Industry Articles

Is the Legal Industry taking Client Confidentiality Seriously?

When it is time to call a lawyer, you know you are at rock bottom. Nothing makes us feel more vulnerable than having to ask a professional to come to our defence. However, we are reassured by the idea that at the end of the day we can trust our lawyer to protect us from danger or embarrassment. The confidentiality between a lawyer and their client is a well-known agreement, but does your lawyer do enough to protect your private information from outside attack?

During your period of vulnerability, when you are counting on the support of a legal professional, you are encouraged to completely entrust them with your privacy. We willingly give information such as address, phone number, email address, financial information, information regarding medical and criminal history, religion, sexuality and relationships. All information that could be used for blackmail or identity theft if accessed by the wrong people.

With no technology standards for law firms in Australia, there are no guidelines for how Australian law firms are meant to protect private client data from cybercrime including Cryptolocker viruses, Bitlocker viruses and Phishing attacks. According to the ‘Guide to Information Security’ provided by the Office of the Australian Information Commissioner, private businesses are required to take ‘reasonable steps’ to secure your information. However, these reasonable steps are not clearly defined nor updated to keep up with changing technology. Law Firms are left on their own to determine how to best protect their systems and collected data. With more automated systems and intricate software than ever, lawyers and law administrators really aren’t equipped with the expertise to know how exactly to manage their own cyber security.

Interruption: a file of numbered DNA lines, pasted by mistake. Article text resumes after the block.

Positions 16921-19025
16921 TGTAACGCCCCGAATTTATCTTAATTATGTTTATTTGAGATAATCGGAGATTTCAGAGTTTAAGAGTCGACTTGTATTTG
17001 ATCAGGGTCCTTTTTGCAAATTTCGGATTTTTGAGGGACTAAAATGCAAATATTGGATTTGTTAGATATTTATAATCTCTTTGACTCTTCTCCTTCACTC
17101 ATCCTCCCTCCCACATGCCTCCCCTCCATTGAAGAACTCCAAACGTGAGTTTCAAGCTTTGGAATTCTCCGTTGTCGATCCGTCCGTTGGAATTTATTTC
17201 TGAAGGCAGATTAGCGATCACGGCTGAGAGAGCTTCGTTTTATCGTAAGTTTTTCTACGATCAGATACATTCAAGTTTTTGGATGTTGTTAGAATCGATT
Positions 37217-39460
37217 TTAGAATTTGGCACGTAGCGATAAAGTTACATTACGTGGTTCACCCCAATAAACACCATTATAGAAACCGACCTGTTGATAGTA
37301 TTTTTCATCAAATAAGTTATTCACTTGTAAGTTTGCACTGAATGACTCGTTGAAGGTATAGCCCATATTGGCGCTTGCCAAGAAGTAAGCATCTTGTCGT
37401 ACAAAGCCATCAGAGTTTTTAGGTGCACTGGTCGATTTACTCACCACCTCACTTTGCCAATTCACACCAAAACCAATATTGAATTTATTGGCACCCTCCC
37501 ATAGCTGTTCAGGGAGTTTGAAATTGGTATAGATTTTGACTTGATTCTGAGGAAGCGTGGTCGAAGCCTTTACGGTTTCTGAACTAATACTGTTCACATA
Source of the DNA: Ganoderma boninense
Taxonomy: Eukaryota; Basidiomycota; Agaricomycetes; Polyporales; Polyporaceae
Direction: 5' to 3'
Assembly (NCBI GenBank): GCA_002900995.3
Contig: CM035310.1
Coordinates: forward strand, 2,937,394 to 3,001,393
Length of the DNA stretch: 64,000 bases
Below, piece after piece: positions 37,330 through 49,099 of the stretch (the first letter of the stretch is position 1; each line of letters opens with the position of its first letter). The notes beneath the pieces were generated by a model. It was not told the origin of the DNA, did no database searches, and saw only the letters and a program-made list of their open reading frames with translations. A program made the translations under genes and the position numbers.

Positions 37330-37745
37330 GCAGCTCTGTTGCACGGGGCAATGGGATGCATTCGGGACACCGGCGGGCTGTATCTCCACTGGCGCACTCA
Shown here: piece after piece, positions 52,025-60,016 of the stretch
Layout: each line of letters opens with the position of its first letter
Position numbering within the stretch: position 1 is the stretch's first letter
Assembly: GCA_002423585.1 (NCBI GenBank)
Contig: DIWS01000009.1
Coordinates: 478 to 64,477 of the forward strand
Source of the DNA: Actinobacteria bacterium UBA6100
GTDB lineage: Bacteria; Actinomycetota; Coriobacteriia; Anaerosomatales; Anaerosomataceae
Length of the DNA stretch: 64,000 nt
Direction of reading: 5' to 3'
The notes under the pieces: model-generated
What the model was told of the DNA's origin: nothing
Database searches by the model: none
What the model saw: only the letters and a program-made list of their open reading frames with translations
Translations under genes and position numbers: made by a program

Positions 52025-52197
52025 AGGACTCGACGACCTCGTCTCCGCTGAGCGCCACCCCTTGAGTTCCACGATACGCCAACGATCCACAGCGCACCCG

According to Tech Republic, in December 2016 three Chinese citizens were charged by federal prosecutors after hacking into more than two New York law firms and using that information to make $US4 million through insider trading. The US is leading the way by modifying its Model Rules of Professional Conduct to reflect the reality of technology use in the Legal industry. With over two thirds of US law firms reporting a cyber breach in 2016-2017 and 95% reportedly not following their own cyber policies, this change was well and truly overdue. Is this something that Australia should be paying attention to?

With document automation just one of the many technological advances making the legal industry more efficient, now is the time to really understand how our data is being stored and more importantly, who is stopping it from being accessed by cyber criminals.

The answers are very clear. Employing the proper cyber security and technical advances could allow the legal industry to ensure their client’s privacy and the safety of their confidential information. It’s time to remove the risk from the Legal Industry. Ncryptcellular are here to help.